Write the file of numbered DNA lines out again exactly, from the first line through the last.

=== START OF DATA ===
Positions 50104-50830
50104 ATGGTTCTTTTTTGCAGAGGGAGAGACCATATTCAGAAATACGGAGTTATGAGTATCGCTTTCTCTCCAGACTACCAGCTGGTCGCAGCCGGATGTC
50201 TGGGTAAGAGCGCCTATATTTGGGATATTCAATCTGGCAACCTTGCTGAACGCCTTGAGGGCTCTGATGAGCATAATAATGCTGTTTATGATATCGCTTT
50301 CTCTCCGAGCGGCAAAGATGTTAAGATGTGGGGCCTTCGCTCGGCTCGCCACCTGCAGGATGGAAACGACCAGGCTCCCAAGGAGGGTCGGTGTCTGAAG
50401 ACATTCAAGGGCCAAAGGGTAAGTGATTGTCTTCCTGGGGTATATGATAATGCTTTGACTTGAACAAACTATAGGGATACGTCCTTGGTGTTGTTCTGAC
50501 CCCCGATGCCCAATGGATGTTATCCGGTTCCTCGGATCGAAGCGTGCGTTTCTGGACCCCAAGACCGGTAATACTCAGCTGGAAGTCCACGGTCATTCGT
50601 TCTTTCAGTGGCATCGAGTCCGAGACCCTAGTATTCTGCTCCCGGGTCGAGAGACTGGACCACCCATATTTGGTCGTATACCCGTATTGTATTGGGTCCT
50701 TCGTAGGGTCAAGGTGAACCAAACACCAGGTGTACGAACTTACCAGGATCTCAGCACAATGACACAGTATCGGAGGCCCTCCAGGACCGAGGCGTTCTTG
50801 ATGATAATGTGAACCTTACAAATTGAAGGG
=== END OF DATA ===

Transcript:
Positions 50104-50830
50104 ATGGTTCTTTTTTGCAGAGGGAGAGACCATATTCAGAAATACGGAGTTATGAGTATCGCTTTCTCTCCAGACTACCAGCTGGTCGCAGCCGGATGTC
50201 TGGGTAAGAGCGCCTATATTTGGGATATTCAATCTGGCAACCTTGCTGAACGCCTTGAGGGCTCTGATGAGCATAATAATGCTGTTTATGATATCGCTTT
50301 CTCTCCGAGCGGCAAAGATGTTAAGATGTGGGGCCTTCGCTCGGCTCGCCACCTGCAGGATGGAAACGACCAGGCTCCCAAGGAGGGTCGGTGTCTGAAG
50401 ACATTCAAGGGCCAAAGGGTAAGTGATTGTCTTCCTGGGGTATATGATAATGCTTTGACTTGAACAAACTATAGGGATACGTCCTTGGTGTTGTTCTGAC
50501 CCCCGATGCCCAATGGATGTTATCCGGTTCCTCGGATCGAAGCGTGCGTTTCTGGACCCCAAGACCGGTAATACTCAGCTGGAAGTCCACGGTCATTCGT
50601 TCTTTCAGTGGCATCGAGTCCGAGACCCTAGTATTCTGCTCCCGGGTCGAGAGACTGGACCACCCATATTTGGTCGTATACCCGTATTGTATTGGGTCCT
50701 TCGTAGGGTCAAGGTGAACCAAACACCAGGTGTACGAACTTACCAGGATCTCAGCACAATGACACAGTATCGGAGGCCCTCCAGGACCGAGGCGTTCTTG
50801 ATGATAATGTGAACCTTACAAATTGAAGGG